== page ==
We’ve been desperate for a more elegant solution to anticoagulation than rat poison for seemingly an eternity. Now, we have them: direct thrombin and factor Xa inhibitors. The studies supporting their use seem favorable.
But, as the old story goes – and as previously reported on this blog many times – Boehringer Ingelheim has been selectively reporting only the most favorable aspects of their flagship drug, dabigatran. Increased cardiovascular events have been downplayed through study design not powered to detect a difference. Issues with fixed dose therapy – and lack of a range of options for patients with renal impairment – rear their ugly head in multiple case reports.
Then, the most damning – the recent legal action reveals Boehringer Ingelheim, after selling dabigatran as not requiring monitoring nor having a reliable assay to monitor its effects, was hiding information on both counts. There is, in fact, substantial individual-patient variability in dabigatran efficacy and bleeding risk, and the HEMOCLOT test is, in fact, a reliable method of measuring activity. Review of internal documents shows employees were aware many patients might benefit from routine monitoring of levels – but this would eliminate one of its selling points (and cost savings) over warfarin. These e-mails also specifically address the potential damaging effect on sales if said information were released in the scientific literature.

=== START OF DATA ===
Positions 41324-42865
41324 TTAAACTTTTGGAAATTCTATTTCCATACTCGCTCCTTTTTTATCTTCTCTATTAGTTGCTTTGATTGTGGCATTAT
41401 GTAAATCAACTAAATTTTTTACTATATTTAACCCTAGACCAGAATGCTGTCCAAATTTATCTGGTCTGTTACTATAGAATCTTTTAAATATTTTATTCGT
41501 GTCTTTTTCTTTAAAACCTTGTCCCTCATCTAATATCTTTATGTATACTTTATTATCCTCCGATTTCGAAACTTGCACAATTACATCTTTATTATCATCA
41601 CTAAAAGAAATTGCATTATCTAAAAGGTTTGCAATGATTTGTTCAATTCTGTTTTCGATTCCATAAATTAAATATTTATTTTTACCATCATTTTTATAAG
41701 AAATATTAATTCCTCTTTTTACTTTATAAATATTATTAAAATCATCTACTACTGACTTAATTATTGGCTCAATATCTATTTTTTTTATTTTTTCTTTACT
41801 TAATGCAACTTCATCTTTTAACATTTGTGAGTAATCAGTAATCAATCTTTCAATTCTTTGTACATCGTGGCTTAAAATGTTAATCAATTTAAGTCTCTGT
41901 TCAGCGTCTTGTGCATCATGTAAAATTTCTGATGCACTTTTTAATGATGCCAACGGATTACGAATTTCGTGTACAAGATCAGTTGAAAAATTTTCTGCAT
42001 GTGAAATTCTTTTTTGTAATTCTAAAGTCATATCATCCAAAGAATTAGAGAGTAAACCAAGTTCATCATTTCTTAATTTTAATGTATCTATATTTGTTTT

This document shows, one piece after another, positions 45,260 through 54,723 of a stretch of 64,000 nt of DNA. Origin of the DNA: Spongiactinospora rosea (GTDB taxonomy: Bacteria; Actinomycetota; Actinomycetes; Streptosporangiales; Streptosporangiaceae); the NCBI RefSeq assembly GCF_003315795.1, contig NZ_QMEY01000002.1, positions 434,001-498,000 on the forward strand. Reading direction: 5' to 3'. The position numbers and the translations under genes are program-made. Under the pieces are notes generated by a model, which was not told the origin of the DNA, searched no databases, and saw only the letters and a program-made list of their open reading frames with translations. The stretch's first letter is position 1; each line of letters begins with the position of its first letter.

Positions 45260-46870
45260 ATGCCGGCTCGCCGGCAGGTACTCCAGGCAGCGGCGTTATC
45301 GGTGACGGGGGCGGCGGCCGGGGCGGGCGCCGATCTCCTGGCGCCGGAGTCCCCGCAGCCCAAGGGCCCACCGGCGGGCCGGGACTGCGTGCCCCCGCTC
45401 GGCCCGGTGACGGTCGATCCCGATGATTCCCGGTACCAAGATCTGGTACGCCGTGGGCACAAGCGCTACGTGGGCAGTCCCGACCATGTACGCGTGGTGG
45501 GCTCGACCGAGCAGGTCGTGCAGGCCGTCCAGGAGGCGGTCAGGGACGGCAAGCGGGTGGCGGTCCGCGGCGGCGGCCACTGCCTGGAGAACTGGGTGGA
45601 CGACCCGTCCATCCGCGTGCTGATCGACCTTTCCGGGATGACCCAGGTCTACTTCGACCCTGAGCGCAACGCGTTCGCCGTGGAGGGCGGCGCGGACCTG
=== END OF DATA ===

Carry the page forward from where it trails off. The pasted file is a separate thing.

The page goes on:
Clearly, yet another case where first-mover status into a lucrative market trumped patient-safety concerns. If you wonder where the rampant skepticism regarding conflict-of-interest comes from on this blog – this is a beautifully flagrant example.
“Dabigatran: how the drug company withheld important analyses”
http://www.bmj.com/content/349/bmj.g4670 (free fulltext)
Previous EM Lit of Note Posts:
“Rivaroxaban Can Be Reversed, But Not Dabigatran” - Sept 2011
“Scattering Tacks In The Road” - Jan 2012
“Dabigatran — Uncharted Waters and Potential Harms” (Annals of Internal Medicine) - May 2012
“Dabigatran - It's Everywhere!” - Sept 2012
“Not-So Routine Surgery on Dabigatran” - Sept 2012
“Dabigatran: Hidden Danger in the Home” - Nov 2012
“Dabigatran & CES1 SNP rs2244613” - Mar 2013